Keloid

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keloid

[′kē‚lȯid]
(medicine)
A firm, elevated fibrous formation of tissue at the site of a scar.

Keloid

 

a tumor-like growth of the fibrous connective tissue of the skin.

The causes of keloid development are not clear. Certain persons have a predisposition to their development. A distinction is made between true (spontaneous) keloids, which develop on visibly unchanged skin, and false keloids, which develop at the site of a scar after trauma (mechanical, thermal, chemical) or purulent disease (a furuncle, for example). A true keloid is a slightly elevated formation (5–8 mm above the skin surface) of whitish or pinkish color and dense consistency, with a smooth, shiny surface. Keloids appear most often in young people in the area of the chest, neck, and pinnae; and more rarely, on the face and limbs. Growth takes place for several weeks or sometimes months, after which the dimensions of the keloid remain unchanged throughout the patient’s lifetime. Treatment consists of injections of hyaluronidase and vitreous body; administration of vitamins PP, B2, and C; electrophoresis of potassium iodide; paraffin therapy; and X-ray therapy.

References in periodicals archive ?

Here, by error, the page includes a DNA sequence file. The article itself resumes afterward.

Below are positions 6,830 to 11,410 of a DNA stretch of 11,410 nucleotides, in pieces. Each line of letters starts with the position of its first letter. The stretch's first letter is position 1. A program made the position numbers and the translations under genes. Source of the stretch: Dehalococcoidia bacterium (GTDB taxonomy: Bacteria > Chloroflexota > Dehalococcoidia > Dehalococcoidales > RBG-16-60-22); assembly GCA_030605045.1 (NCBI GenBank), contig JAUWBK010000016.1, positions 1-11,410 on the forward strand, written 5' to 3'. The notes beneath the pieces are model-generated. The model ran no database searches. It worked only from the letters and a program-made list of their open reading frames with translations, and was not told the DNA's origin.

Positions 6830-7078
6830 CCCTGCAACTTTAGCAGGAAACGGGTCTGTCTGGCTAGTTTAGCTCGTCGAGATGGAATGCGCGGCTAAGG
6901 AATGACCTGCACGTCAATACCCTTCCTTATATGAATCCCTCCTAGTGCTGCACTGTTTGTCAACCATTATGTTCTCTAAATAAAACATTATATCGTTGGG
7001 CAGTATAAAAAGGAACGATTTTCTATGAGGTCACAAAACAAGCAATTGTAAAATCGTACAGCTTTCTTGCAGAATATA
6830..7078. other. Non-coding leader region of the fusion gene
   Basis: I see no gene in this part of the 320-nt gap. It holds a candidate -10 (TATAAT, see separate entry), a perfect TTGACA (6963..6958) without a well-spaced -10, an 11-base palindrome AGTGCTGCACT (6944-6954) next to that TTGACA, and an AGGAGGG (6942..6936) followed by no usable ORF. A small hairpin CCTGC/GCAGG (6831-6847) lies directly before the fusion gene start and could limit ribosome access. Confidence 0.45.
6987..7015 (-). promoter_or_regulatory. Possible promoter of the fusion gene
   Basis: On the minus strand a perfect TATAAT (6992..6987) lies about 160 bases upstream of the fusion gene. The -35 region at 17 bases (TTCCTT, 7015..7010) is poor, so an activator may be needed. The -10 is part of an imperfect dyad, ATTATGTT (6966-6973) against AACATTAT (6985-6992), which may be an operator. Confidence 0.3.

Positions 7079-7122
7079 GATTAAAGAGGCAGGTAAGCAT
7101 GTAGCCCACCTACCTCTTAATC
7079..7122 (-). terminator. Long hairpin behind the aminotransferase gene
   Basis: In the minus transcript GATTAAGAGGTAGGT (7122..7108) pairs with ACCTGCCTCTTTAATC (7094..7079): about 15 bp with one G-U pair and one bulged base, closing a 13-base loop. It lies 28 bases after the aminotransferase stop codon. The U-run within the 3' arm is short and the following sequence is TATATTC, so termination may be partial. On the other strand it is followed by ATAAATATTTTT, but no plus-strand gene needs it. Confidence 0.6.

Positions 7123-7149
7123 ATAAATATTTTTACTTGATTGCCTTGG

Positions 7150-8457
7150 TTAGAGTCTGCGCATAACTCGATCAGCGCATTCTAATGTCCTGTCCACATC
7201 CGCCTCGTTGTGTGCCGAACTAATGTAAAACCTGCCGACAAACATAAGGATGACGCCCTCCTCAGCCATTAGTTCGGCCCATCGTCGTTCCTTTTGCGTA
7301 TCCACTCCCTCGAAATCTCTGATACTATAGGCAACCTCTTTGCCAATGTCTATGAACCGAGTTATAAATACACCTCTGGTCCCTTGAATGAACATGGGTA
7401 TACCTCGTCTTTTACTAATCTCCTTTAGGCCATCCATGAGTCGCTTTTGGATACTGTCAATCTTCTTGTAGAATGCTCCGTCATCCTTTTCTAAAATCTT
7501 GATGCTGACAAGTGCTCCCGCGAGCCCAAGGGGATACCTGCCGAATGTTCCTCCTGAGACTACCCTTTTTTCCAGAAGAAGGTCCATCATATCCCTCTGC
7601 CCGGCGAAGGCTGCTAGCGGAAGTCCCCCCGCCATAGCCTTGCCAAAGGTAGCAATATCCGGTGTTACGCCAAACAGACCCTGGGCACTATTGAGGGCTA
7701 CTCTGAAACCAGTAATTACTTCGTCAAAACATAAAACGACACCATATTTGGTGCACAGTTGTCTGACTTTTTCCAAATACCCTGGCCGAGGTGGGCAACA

Silicone gel sheeting for the prevention and management of evolving hypertrophic and keloid scars.
The treatment of 783 keloid scars by iridium 192 interstitial irradiation after surgical excision.
The main features differentiating keloid scars from hypertrophic scars are that keloid scars enlarge and extend beyond the original injury site, there is no spontaneous regression and following excision there is a high recurrence rate.
Laser procedures are less likely than scalpel procedures to produce keloid scars and have been reported to successfully improve scar color, size, and texture, although the risk of hyperpigmentation ranges from 1% to 24%.
Based on the results of this case and others, our primary treatment for hypertrophic and keloid scars became the injection regimen, and surgery was relegated to status as a second-line, and often unnecessary, option.
This approach may be useful in dermatology and plastic surgery, especially for burn victims who get extensive scarring, patients with keloid scars, etc.
The abnormal healing that creates keloid scars may be more common in blacks, Dr.
Children scar differently than adults and are more prone to hypertrophic scars and keloid scars.
In addition to the burns, surgeons have to repair keloid scars, tissue that grew after botched surgeries in Russia.
Acne can leave behind two types of skin marks: pitted scars and thick, keloid scars.